When in Love Make the Gift “Insubstantial”

“True Value-Court Decides Whether Diamonds Are Forever”
Los Angeles Daily Journal, Vol.114, Issue 222, November 13, 2001


2001 Cal. App. LEXIS 699; 111 Cal. Rptr. 2d 521; 2001 Daily Journal DAR 9571

“Gifts of one who loved me,— Twas high time they came; When he ceased to love me, Time they stopped for shame. It is said that the world is in a state of bankruptcy,…”
Emerson, Ralph Waldo. Essays and English Traits. The Harvard Classics. 1909-14

The rules governing the making of gifts of jewelry between spouses and the specific application of Family Code Section 852 (c) was recently commented upon and its limitations discussed and applied in the case of Marriage of Steinberger.

The Steinberger case dealt in part with the application of Family Code section 852 (section 852)

[another portion of the case not commented upon herein dealt with apportionment of stock rights]. Family Code Section 852 provides, in pertinent part: “Requirements [¶] (a) A transmutation of real or personal property is not valid unless made in writing by an express declaration that is made, joined in, consented to, or accepted by the spouse whose interest in the property is adversely affected. [¶] . . . [¶] (c) This section does not apply to a gift between the spouses of clothing, wearing apparel, jewelry, or other tangible articles of a personal nature that is used solely or principally by the spouse to whom the gift is made and that is not substantial in value taking into account the circumstances of the marriage.”

During the marriage of the parties, Mr. Steinberger purchased a diamond The trial court found that the diamond, with ring, to be the separate property of the wife “Buff” by way of gift from Husband to Wife.

The court made the following findings:

“[James] purchased a diamond of substantial value using community funds and unilaterally gave it [to Buff] at or about the time of their fifth wedding anniversary as a gift, with a card announcing his congratulations. Prior to the presentation of this gift, [James] had the stone mounted in a gold setting configured in a ring for [Buff] to wear. [Buff] understood the ring and stone to be a gift to her and accepted it as such. [James] never, prior to separation, stated that the ring and stone were purchased as an investment, rather than a gift, as he now contends. On this issue, the court finds the testimony of [Buff] credible and the testimony of [James] not to be credible.”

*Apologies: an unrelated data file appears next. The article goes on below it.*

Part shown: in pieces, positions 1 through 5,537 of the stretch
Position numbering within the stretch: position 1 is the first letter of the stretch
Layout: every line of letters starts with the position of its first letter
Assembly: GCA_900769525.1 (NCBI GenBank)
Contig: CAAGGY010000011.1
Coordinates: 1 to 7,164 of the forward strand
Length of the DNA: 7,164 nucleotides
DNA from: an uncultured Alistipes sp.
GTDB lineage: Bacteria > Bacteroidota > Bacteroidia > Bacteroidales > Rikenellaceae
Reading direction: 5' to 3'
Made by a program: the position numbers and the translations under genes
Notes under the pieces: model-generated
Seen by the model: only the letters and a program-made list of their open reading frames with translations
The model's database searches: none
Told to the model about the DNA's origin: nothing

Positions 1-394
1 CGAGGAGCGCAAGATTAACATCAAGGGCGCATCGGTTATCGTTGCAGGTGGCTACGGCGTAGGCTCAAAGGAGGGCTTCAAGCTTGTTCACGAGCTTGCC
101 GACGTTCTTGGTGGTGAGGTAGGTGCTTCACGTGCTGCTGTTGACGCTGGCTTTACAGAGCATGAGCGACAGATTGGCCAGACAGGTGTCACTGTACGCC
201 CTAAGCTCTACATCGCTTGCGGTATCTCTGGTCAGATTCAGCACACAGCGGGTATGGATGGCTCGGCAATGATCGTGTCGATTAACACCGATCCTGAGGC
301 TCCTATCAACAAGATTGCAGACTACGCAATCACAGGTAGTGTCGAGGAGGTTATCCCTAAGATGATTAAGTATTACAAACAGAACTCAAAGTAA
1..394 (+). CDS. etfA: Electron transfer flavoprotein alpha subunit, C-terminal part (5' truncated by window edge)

The court further stated that the ring was a ‘true gift’.

Notwithstanding these rather absolute findings of donative intent, supported by facts, the reviewing court reversed the trial court and found the diamond and ring to be a community asset. Was there something else Buff should have done at the time the “gift” was make in addition to saying thank you to, as Emerson said, the “one who loved me”?.

The answer lies in the value placed on the item by the parties, and in this case by the testimony of “Buff” at the trial, and the courts integration of the word “substantial” in its findings. Buff’s husband’s attorney had asked her the following question, “Ok in regards to the ring Mr. Steinberger was testifying to yesterday, did you understand when you received that ring that it had some substantial value to you?” and Buff answered, “Yes, I did.” She confirmed that after the bill came, she had the understanding that the ring was worth “a range of at least” $13,000 or $14,000. After this testimony was reread to the trial court, the court stated: “Just a minute. This refreshes my recollection about the value and [Buff's] concession, that even from the amount of money they had, it was substantial, and I think, accordingly, it would be appropriate for me to say that the ring, or the stone, was of substantial value even taking into account the circumstances of the marriage.”